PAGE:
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More troops arrive in Haiti

Photo by Ramon Espinosa

Photo by Ramon Espinosa

PORT-AU-PRINCE, Haiti -- Troops, doctors and aid workers flowed into Haiti on Monday, and officials said billions of dollars more will be needed following the quake that killed an estimated 200,000 people and left many still struggling to find a cup of water or a handful of food.

European nations pledged more than a half-billion dollars in emergency and long-term aid, on top of at least $100 million promised earlier by the U.S. The president of the neighboring Dominican Republic said it will cost far more to finally rebuild the country: $10 billion.

Help was still not reaching many victims of last Tuesday's quake -- choked back by transportation bottlenecks, bureaucratic confusion, fear of attacks on aid convoys, the collapse of local authority and the sheer scale of the need.

Looting spread to more parts of downtown Port-au-Prince as hundreds of young men and boys clambered up broken walls to break into shops and take whatever they can find. Especially prized was toothpaste, which people smear under their noses to fend off the stench of decaying bodies.

At a collapsed and burning shop in the market area, youths used broken bottles, machetes and razors to battle for bottles of rum and police fired shots to break up the crowd.

''I am drinking as much as I can. It gives courage,'' said Jean-Pierre Junior, wielding a broken wooden plank with nails to protect his bottle of rum.

Even so, the U.S. Army's on-the-ground commander, Lt. Gen. Ken Keen, said the city is seeing less violence than before the earthquake. ''Is there gang violence? Yes. Was there gang violence before the earthquake? Absolutely.''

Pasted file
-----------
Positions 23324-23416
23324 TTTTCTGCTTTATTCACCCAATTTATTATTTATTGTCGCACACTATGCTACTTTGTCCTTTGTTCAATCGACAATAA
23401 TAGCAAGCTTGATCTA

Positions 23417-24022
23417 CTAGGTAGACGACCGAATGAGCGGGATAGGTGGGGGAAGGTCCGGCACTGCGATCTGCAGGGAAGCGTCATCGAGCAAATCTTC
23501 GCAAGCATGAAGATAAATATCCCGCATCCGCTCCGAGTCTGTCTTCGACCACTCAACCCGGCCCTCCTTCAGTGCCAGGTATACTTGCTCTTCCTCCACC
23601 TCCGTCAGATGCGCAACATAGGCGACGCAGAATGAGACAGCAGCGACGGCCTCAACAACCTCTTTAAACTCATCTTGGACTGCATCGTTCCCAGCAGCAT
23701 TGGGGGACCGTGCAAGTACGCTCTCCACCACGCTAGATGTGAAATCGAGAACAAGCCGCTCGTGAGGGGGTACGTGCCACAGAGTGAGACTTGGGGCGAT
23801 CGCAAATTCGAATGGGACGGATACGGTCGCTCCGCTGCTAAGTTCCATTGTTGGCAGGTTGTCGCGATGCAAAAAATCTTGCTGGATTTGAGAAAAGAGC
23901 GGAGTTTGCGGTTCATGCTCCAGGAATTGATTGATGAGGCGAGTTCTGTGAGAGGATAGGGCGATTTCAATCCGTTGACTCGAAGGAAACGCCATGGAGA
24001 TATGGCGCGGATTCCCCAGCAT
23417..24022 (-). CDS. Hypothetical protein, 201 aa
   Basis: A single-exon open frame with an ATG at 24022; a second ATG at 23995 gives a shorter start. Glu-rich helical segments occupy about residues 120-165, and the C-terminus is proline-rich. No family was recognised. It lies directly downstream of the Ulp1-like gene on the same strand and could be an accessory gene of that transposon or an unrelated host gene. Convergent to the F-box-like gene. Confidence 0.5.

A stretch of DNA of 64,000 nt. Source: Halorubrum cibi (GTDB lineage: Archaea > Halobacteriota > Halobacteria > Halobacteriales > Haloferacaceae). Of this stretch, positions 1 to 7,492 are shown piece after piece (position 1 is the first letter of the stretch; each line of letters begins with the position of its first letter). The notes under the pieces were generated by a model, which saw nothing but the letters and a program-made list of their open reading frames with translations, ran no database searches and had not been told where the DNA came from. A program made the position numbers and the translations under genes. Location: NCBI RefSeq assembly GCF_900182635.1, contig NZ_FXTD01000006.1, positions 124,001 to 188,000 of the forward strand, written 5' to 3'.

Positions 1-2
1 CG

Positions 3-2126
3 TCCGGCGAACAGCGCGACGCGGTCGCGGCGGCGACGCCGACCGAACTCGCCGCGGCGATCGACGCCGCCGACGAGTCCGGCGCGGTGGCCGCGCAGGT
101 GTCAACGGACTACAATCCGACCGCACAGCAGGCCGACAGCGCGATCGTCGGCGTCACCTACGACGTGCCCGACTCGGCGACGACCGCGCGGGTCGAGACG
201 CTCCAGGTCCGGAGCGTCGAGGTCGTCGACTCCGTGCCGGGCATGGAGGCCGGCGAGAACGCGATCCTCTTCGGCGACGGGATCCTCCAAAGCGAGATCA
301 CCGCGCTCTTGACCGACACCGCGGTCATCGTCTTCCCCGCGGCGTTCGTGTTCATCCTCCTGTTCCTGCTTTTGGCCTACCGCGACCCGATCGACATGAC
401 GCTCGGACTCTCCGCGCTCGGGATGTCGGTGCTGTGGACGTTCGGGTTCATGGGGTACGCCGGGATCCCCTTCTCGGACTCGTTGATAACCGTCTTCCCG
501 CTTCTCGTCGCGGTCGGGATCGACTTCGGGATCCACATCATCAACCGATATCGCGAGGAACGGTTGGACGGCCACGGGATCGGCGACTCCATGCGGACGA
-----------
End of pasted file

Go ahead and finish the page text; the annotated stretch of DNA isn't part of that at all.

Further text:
U.S. officials say some 2,200 Marines were arriving to join 1,700 U.S. troops now on the ground and U.N. Secretary-General Ban Ki-moon announced Monday he wants 1,500 more U.N. police and 2,000 more troops to join the existing 7,000 military peacekeepers and 2,100 international police in Haiti.

While aid workers tried to make their way into Haiti, many people tried to leave. Hundreds of U.S. citizens, or people claiming to be, waved IDs as they formed a long line outside the U.S. Embassy in hopes of arranging a flight out of the country.

Dominican President Leonel Fernandez, hosting an international meeting to plan strategy for Haiti, said it would cost $10 billion over five years to reconstruct the country and confront the immediate emergency.

Roughly 200,000 people may have been killed in the magnitude-7.0 quake, the European Union said, quoting Haitian officials who also said about 70,000 bodies have been recovered so far.

EU officials estimated that about 250,000 were injured and 1.5 million were homeless.